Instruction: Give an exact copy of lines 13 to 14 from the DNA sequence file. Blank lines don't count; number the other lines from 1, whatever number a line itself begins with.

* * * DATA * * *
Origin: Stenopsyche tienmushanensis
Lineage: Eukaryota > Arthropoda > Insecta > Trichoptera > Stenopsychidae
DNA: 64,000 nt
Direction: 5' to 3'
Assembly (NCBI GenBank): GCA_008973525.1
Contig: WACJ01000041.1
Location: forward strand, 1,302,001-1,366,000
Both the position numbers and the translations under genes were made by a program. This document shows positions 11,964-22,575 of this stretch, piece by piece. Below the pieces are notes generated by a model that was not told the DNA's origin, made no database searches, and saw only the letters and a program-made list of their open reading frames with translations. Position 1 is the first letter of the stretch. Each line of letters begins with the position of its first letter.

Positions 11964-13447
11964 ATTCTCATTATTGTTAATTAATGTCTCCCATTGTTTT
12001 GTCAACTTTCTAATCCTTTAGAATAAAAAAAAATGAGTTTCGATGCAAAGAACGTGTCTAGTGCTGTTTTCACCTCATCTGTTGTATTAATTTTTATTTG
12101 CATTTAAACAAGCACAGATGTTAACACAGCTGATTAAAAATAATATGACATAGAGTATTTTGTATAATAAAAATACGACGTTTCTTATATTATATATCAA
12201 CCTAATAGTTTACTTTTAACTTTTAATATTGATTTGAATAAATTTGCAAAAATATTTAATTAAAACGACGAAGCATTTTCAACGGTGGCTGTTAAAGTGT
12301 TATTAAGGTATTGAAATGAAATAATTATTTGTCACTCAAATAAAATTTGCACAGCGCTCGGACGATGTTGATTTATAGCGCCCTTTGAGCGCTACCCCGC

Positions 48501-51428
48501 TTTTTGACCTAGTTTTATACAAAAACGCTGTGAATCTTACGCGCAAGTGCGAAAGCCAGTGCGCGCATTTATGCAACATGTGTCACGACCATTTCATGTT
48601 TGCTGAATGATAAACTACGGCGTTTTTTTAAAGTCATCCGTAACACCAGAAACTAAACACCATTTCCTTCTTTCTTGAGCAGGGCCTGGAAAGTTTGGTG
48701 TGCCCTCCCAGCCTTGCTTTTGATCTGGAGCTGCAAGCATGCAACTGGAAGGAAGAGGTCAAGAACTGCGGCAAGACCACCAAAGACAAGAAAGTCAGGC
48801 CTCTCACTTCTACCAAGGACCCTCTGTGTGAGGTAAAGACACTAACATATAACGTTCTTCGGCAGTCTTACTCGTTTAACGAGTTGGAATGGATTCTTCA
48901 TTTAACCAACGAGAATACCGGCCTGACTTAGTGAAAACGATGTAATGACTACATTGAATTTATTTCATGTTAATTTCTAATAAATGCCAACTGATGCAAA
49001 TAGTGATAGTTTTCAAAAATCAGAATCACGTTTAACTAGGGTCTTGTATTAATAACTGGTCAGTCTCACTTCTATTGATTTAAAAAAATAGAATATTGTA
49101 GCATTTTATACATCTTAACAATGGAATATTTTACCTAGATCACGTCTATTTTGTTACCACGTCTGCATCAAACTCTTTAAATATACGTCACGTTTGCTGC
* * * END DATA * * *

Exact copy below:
12201 CCTAATAGTTTACTTTTAACTTTTAATATTGATTTGAATAAATTTGCAAAAATATTTAATTAAAACGACGAAGCATTTTCAACGGTGGCTGTTAAAGTGT
12301 TATTAAGGTATTGAAATGAAATAATTATTTGTCACTCAAATAAAATTTGCACAGCGCTCGGACGATGTTGATTTATAGCGCCCTTTGAGCGCTACCCCGC